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Updated: June 30, 2013 13:07 IST

Body as battlefield

MINI ANTHIKAD CHHIBBER
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Author Ismita Tandon Dhankher
Author Ismita Tandon Dhankher

Jacob Hills is a racy thriller set in an elite war college. Author Ismita Tandon Dhanker insists the book does not tarnish the ethos of the Army in any way. Rather, it is about individual choices

Ismita Tandon Dhankher’s novel Jacob Hills (Harper Collins, Rs. 299) is a breathless thriller that takes a long hard look at the Army. Set in an elite war college in a hill station, Jacob Hills follows the lives of officers and their not very gentlemanly lives, which seems to include a wide spectrum of vices including paedophilia, wife battering and adultery.

Describing herself as “a lesser known poet”, Ismita explains: “When I started doing poetry six years ago, it was as much a shock to me as to those around me. Eventually, I figured that joy of penning a poem is far greater than it being appreciated. The rationale behind the title is that someday a lesser know poet’s poems are going to be very well known and hopefully while I am still alive.”

The Pune-based author says: “Jacob Hills is the result of an hour long chat with this absolutely adorable, globe-trotter aunt, who has more stories in her head than hair on most people’s head. And then there’s my life line, a retired General, who’s a true friend, philosopher and guide to me.”

Ismita set the book in the 80s because: “I know this world. I grew up in it, so, it was fairly easy to bring out the nuances of that time. Our society was truly regressive in the Eighties. World over the hippy movement was on a roll since the Sixties but in India sex outside marriage with all its permutation and combinations was still taboo.”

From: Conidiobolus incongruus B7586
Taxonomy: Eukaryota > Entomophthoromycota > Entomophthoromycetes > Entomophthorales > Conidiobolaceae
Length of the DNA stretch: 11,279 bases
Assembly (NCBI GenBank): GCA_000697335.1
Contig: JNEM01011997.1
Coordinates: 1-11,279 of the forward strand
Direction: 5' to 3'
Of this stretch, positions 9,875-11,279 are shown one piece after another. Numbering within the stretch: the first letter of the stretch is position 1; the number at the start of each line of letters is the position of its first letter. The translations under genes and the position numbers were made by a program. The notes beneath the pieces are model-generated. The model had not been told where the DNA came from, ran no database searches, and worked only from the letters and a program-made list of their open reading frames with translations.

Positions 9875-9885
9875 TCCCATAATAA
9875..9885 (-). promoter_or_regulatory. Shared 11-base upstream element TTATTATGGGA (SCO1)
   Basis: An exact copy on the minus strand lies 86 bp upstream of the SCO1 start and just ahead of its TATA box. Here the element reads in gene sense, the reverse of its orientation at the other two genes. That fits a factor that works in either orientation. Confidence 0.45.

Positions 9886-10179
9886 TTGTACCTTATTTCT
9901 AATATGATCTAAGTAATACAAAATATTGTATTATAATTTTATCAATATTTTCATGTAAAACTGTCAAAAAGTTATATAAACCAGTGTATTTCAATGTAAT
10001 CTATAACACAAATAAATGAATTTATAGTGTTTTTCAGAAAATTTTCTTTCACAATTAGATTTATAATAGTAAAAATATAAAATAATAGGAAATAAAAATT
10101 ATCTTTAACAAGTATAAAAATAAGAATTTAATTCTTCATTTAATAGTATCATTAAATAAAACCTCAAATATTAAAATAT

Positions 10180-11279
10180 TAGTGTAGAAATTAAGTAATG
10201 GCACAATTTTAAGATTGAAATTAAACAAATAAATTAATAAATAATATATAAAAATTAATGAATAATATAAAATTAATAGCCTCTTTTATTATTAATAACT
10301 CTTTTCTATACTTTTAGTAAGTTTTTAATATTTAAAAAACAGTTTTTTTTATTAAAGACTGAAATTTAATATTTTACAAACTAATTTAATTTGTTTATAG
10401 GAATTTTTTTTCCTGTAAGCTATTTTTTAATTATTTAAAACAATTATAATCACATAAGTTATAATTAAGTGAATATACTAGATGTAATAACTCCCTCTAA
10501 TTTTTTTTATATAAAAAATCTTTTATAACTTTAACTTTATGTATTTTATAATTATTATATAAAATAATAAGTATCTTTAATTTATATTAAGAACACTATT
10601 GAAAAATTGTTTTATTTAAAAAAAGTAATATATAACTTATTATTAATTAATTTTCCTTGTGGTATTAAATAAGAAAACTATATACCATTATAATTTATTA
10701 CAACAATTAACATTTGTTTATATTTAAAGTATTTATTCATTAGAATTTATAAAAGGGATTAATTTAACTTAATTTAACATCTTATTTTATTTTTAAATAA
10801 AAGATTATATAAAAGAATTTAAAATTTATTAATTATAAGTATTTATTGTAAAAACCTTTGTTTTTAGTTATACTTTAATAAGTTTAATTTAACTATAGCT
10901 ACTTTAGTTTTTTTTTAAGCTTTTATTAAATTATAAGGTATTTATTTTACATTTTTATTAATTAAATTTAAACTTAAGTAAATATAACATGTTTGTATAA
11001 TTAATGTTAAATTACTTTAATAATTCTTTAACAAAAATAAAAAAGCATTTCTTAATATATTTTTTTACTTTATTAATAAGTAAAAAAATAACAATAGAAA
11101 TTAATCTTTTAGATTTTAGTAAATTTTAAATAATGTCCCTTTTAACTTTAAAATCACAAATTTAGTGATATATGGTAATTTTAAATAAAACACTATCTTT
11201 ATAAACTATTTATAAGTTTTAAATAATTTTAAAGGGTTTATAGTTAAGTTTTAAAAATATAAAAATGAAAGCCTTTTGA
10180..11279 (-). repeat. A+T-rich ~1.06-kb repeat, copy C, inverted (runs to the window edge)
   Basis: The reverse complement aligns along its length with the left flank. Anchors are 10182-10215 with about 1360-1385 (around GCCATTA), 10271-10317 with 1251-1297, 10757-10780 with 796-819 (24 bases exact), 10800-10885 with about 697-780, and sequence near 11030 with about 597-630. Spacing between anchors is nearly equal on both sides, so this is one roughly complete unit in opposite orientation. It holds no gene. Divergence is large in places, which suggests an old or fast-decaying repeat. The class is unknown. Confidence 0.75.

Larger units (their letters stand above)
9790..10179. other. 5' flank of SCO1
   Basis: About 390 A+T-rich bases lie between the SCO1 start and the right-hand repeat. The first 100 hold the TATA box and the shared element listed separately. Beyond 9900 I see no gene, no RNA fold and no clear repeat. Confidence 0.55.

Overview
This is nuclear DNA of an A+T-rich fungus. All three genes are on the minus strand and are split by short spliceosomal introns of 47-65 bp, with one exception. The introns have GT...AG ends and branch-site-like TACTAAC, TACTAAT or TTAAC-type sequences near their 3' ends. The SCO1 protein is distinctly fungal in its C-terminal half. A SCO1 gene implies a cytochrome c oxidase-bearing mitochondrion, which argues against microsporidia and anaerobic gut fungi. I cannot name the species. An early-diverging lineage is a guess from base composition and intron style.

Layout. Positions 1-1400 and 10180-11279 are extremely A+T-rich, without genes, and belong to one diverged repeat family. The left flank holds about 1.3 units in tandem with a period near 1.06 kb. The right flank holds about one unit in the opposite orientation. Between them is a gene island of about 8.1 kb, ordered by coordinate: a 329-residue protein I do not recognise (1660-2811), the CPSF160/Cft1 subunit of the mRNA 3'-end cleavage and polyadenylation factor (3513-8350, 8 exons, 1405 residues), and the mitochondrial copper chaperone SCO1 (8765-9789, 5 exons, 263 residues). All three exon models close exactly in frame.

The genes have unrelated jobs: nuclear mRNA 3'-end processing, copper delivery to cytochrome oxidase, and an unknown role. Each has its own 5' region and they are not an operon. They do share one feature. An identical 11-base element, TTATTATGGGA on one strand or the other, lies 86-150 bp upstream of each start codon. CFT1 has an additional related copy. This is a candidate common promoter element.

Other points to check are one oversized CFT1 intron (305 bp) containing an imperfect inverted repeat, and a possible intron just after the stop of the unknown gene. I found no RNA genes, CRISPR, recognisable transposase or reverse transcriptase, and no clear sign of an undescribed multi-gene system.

The 33-year-old insists the “book in no way tarnishes the ethos of the Army and the ideals it stands for. It only attempts to bring forth the choices that certain individuals chose to exercise to fulfil their personal needs and further their professional agenda. The Seventies and Eighties was a period of great sexual repression and as is the case with any kind of repression, it burst forth.”

The novel has a long note in the beginning, which Ismita says “Was done out of the selfish reason of paying tribute to my father and the organization he served diligently for 36 years. He loved his soldiers. To even lose one was so painful and there were many who never made it back, while he was serving in Sri Lanka, militant-ridden Punjab and Kashmir.”

Of what her dad would have to say of the book, Ismita says: “He isn’t with us now but I am sure wherever he is, he is proud of me. Also, had he been alive, he would have had some very interesting things to add, like more facts instead of mere fiction.”

Jacob Hills is divided into chapters and is told from multiple points of view. The reason for this Ismita says is, “In real life each one of us has a voice, it may be strong, weak, faint, loud but it’s there. I know no other way of telling a story more convincingly than bringing out all these voices, their likes, dislikes of each other, their disgusts and dreams, hopes and desires.”

Denying that George and Eva are the protagonists, the author says: “There is no single protagonist or supporting characters in my story; they are all protagonist carrying the story forward. Consider this, we are the protagonists of our life and just because our lives intertwine with those around doesn’t mean that they are less significant or central to our or their story.”

Each chapter starts with a character sketch—literally an illustration. Ismita explains this saying: “The character illustrations bring out the character quirks.”

Of the research for the novel, Ismita says: “I needed to create a military set up, where I could contain and control the characters in such a way that a layman could understand the complicated working of the Army and its hierarchy.

That was the biggest challenge.” Next up is a prequel to Jacob Hills and The Song of the Sufi Masroof, a book of photographs and poems. As Ismita says: “Poetry is like the hum of a bumble bee, it resonates, while, prose is sheer hard work.”

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